• 2 bits Cottonwood Heights, UT
    June 20, 2013 11:24 a.m.

    Come on... be honest with yourself. We all know you better than that. In your mind he was "Guilty" as soon as you saw the "R" by his name.

    I'm not saying he's innocent. I'm just saying "do the investigation so we KNOW"!
    Is that really too much to ask?

    So many Democrats want him thrown out, based on sensationalized news coverage and political polls.... I just don't get that logic. Especially when they would NEVER apply that same standard to their own people (throw them out first, there's no time to wait, investigate later).

    This would be our first impeachment in Utah. If we start doing that now... (throw them out now, it's too dangerous to wait for the investigation).... I guarantee the same logic would be used against a Democrat in the future, and you will complain.

    I'm just trying to bring some sense to the breathless people how say "It's too dangerous to wait... we have to throw him out NOW!!!". What's the big danger??? Why NOW? Why not let an independent investigation be done?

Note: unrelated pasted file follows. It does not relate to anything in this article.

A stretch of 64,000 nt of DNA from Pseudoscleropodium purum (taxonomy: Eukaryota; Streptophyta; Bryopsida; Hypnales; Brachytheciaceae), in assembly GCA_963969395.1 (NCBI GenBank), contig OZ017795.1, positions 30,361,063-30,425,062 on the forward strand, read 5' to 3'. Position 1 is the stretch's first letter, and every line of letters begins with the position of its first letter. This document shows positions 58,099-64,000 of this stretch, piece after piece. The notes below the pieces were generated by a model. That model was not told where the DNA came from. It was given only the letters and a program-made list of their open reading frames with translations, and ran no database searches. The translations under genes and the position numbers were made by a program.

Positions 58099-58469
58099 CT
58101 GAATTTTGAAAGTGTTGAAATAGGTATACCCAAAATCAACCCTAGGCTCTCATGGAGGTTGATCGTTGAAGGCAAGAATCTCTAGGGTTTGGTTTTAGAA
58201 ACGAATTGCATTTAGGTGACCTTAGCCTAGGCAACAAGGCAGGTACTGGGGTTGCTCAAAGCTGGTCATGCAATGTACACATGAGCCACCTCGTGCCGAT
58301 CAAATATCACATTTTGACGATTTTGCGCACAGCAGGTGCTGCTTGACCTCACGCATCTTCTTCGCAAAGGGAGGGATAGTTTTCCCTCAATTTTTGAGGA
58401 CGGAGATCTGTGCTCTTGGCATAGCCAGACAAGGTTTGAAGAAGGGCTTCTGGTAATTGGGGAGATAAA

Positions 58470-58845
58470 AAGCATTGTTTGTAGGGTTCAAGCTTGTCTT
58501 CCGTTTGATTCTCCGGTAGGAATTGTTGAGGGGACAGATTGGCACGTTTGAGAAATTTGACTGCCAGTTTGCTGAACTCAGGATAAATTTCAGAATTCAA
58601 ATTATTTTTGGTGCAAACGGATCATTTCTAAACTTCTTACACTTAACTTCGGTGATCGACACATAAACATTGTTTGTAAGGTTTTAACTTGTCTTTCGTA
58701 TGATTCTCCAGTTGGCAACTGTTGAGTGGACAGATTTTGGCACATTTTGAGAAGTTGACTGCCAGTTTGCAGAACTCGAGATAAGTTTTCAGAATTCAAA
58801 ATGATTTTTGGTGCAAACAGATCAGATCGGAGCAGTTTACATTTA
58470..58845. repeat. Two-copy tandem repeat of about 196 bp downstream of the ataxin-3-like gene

• Vaughn J Kearns, UT
    June 20, 2013 11:18 a.m.

    My concerns are that with the claim that Swallow's contact was prior to joining the AG office is that he was associated with Johnson, accompanied Shurtleff to California, and then shortly was appointed by Shurtleff to the AG office as a "Chief Deputy" (one of three but broadly disseminated as "The Chief Deputy" during the campaign) and preferred successor. Why was an attorney that was apparently primarily a lobbyist for the previous several years, who was associated with a potential criminal defendant, selected by Shurtleff to become his Deputy and endorsed as his successor?

  • Noodlekaboodle Poplar Grove, UT
    June 20, 2013 11:12 a.m.

    If he was a private attorney I might agree. But he was the Deputy Attorney General at the time of these incidents. If you work for the AG's office you work for the people of Utah, not people under investigation by the AG. People who are being investigated by the AG's office do need an attorney. It's just entirely inappropriate for that attorney to be employed by the AG's office.

  • Howard Beal Provo, UT
    June 20, 2013 10:44 a.m.